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Tuesday, December 14, 2010

A Journey through My Decks: TEN OF WANDS

In this series of posts, I plan to discuss all of the Tarot cards in order, using a different deck for each card. Today I'm exploring the Ten of Wands from Tarot of the Hidden Folk by Giacinto Gaudenzi (published by Lo Scarabeo).

The Lord of Oppression
"He has considerable energy but it's best to stay clear of him."
(from the LWB)

Book T* (which also calls this card "The Lord of Oppression") associates the Ten of Wands with Saturn (planet of lessons and limitations) and Sagittarius, a mutable Fire sign known for being freedom-loving, expansive, and open to new ideas and exploration.

Of the Tens in general, Aleister Crowley writes that they represent "the end of all energy. . . the current has derogated from the original perfection. The Tens are a warning; see whither it leads -- to take the first wrong step!"

In the Ten of Wands, Saturn exerts its no-nonsense influence in exuberant, sometimes irresponsible (but charmingly so) Sagittarius. In Crowley's words, "Saturn is material, slow, heavy, obstinate, and obscure" whereas Sagittarius is "spiritual, swift, light, elusive, and luminous."

As Crowley puts it, the Ten of Wands "is what happens when one uses force, force, and nothing else but force all the time. . . the Wand has conquered; it has done its work; it has done its work too well; it did not know when to stop. . .  It is a stupid and obstinate cruelty from which there is no escape. It is a Will which has not understood anything beyond its dull purpose. . ."

Sagittarius is not one to take such treatment lying down. The result of Saturn's efforts to control and limit Sagittarius is that the flames of Sagittarius lose their ability to inspire, energize, and illuminate. Instead, they "run wild," becoming "Fire in its most destructive aspect." (Crowley) Nothing brings a Fire sign's blood to a boil more quickly than being told "no" or "don't" or "you can't." (I call this the Eternal Toddler Syndrome... Terrible Twos Forever!)

Of course, Saturn's determination to "limit" is not necessarily a bad thing. It may be that in our enthusiasm or eagerness, we have failed to recognize our own limitations and have therefore taken on more than we can reasonably handle, thus "oppressing ourselves".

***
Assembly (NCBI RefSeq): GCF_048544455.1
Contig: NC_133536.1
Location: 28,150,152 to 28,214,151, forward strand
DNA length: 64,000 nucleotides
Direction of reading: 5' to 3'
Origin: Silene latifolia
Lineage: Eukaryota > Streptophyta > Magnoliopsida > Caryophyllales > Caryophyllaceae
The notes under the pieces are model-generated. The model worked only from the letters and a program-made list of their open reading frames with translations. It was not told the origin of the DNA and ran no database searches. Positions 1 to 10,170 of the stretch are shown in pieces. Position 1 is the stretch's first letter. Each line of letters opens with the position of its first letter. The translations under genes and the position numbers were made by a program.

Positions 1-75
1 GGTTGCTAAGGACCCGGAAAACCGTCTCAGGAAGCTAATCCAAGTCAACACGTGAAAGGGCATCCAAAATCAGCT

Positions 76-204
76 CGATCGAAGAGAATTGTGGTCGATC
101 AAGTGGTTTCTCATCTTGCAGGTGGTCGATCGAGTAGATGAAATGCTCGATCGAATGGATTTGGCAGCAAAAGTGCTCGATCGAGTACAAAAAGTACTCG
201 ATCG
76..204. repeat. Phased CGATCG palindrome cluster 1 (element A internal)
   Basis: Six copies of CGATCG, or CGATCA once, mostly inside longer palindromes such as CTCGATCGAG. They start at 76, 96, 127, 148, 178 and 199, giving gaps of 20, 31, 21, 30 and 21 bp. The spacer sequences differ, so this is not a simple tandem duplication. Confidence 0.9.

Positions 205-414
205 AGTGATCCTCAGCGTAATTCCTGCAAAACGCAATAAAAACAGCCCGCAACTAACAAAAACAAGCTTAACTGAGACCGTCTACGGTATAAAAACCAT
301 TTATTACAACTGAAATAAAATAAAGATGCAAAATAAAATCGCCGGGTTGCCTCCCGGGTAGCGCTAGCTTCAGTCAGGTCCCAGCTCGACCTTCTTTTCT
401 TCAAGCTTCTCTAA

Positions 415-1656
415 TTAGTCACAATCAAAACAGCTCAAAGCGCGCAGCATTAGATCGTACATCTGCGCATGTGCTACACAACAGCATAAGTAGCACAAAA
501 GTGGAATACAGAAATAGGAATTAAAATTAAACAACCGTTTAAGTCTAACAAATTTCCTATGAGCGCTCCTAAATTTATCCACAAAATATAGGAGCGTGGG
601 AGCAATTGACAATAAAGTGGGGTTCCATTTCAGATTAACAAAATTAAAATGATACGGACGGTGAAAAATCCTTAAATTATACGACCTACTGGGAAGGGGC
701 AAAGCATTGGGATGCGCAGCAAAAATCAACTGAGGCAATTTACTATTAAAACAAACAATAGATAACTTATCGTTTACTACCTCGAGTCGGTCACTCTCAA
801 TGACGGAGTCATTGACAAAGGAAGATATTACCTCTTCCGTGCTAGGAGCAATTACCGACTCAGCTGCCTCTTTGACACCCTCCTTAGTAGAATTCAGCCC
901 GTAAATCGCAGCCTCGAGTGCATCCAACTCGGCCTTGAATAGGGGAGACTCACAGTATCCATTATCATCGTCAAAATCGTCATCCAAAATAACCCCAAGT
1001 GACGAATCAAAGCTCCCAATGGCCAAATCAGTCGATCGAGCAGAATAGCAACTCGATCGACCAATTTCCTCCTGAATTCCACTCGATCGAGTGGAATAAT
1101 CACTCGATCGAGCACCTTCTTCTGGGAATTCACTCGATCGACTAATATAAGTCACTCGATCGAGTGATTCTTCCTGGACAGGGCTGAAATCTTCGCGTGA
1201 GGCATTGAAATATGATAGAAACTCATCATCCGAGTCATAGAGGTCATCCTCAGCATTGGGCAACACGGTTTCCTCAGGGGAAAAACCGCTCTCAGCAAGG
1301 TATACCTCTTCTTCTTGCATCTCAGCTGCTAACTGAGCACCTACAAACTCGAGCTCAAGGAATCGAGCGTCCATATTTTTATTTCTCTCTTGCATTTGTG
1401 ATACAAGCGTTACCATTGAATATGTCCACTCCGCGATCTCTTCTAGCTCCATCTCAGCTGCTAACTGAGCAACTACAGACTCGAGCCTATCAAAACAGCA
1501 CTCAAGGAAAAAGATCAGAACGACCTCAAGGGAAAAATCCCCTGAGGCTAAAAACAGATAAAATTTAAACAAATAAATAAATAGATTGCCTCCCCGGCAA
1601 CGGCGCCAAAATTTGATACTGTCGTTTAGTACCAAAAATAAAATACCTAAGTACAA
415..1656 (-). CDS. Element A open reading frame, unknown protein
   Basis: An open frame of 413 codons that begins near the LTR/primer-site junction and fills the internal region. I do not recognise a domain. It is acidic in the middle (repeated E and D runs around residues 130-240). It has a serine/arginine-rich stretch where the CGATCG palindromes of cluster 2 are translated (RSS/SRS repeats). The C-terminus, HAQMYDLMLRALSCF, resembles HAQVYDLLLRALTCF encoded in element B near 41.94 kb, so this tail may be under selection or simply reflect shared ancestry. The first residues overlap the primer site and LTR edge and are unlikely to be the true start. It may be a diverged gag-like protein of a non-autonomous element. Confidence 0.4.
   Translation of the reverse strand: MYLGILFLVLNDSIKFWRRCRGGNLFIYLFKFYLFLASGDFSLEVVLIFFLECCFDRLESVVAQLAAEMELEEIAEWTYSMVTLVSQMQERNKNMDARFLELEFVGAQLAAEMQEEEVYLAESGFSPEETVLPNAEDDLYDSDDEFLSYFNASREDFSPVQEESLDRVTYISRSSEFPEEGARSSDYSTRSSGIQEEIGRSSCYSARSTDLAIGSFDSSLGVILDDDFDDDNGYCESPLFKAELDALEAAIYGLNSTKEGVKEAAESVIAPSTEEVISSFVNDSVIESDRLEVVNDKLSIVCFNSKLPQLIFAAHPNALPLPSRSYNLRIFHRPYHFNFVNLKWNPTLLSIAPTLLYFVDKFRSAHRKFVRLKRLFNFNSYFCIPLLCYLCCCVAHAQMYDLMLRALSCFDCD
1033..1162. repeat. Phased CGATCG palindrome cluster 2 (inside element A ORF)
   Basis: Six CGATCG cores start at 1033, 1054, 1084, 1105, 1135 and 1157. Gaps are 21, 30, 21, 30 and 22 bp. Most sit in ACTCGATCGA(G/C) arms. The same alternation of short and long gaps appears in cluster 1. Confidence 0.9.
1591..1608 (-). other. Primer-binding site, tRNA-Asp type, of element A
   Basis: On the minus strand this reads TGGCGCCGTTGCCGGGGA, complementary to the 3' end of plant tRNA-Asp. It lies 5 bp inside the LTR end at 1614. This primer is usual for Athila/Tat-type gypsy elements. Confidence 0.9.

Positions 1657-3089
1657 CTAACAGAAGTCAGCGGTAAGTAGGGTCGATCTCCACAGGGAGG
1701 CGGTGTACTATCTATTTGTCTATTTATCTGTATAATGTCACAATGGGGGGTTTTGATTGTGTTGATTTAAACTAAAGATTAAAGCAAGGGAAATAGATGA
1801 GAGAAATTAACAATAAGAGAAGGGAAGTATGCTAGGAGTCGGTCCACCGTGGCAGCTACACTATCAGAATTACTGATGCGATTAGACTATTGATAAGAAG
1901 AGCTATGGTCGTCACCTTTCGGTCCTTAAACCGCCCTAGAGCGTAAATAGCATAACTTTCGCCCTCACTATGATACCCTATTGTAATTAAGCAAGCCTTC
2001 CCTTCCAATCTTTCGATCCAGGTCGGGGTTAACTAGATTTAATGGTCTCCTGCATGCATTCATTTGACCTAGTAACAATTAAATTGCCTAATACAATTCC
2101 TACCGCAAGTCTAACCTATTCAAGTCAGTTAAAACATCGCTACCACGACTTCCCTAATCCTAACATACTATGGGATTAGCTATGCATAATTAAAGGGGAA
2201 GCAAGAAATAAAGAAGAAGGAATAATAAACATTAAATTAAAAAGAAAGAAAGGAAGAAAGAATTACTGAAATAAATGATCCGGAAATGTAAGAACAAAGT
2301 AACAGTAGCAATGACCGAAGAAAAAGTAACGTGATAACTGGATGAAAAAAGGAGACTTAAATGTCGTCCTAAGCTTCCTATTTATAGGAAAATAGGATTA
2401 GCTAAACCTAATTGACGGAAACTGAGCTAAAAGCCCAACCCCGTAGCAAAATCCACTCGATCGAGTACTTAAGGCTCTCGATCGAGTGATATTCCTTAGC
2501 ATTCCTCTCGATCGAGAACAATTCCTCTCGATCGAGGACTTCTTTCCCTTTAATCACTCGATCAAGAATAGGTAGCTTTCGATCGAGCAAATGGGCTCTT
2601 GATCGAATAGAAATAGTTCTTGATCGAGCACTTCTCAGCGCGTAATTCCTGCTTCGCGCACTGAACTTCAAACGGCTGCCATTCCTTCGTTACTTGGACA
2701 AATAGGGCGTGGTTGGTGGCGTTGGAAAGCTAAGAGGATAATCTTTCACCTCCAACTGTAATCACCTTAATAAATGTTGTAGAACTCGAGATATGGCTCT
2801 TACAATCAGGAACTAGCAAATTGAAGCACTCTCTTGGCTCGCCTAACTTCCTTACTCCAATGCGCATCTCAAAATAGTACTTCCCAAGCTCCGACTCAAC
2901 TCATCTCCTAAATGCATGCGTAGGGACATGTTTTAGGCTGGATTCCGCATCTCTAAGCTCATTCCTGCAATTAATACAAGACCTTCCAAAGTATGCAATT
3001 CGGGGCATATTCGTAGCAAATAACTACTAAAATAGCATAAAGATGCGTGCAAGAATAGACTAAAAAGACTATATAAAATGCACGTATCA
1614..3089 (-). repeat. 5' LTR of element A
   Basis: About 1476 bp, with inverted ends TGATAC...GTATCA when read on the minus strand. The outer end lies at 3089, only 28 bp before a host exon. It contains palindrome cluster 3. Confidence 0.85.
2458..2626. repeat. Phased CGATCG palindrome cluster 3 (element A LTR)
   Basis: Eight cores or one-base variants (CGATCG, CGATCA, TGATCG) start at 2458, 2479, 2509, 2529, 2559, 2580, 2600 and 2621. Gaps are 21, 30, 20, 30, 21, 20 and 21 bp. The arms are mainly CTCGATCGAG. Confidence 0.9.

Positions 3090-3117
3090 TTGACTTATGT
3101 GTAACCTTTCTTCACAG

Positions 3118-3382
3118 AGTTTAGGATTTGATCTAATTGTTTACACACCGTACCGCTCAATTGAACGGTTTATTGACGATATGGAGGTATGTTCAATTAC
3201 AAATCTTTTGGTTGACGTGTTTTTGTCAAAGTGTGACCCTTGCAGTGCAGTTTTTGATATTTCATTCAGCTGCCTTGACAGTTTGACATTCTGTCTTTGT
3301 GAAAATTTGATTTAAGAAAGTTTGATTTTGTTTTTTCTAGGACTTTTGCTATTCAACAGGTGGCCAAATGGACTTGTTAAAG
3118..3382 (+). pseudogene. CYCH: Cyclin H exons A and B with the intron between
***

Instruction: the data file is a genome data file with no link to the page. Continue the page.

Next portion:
The Lord of Oppression wears a red hat, signifying Fire, and a brown robe, signifying Earth (Saturn rules Capricorn, an Earth sign). He wears slippers without toes, displaying long, sharp toenails. I have not yet decided what to make of that.

This card alerts me to the fact that directing energy single-mindedly toward a goal can eventually create an oppressive situation and might even lead to a failure of ambitions, in whole or in part. The card also may signal the need to be conscious of any tendency to selfishly overburden others or trample their ambitions in pursuit of one's own.

* Book T - The Tarot[/i], Comprising Manuscripts N, O, P, Q, R, and an Unlettered Theoricus Adeptus Minor Instruction. A Description of the Cards of the Tarot with their Attributions; Including a Method of Divination by Their Use. A public domain manuscript.


  1. Interesting blog, thank you for taking the time to share your thoughts and viewpoints on this endlessly fascinating subject.

    Seasons Best, Sharyn

  2. Hi Sharon,

    Thank for visiting Tarot Notes Major and Minor - Zanna who wrote this post is away at the moment, so I thought I would reply in her place. I hope you enjoy looking around. Tarot Notes is on an extended Christmas break and will be back blogging in Feb. 2011 but in the meantime there are lots of archived posts to investigate.

    Seasons Greetings to you also.



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~ Zanna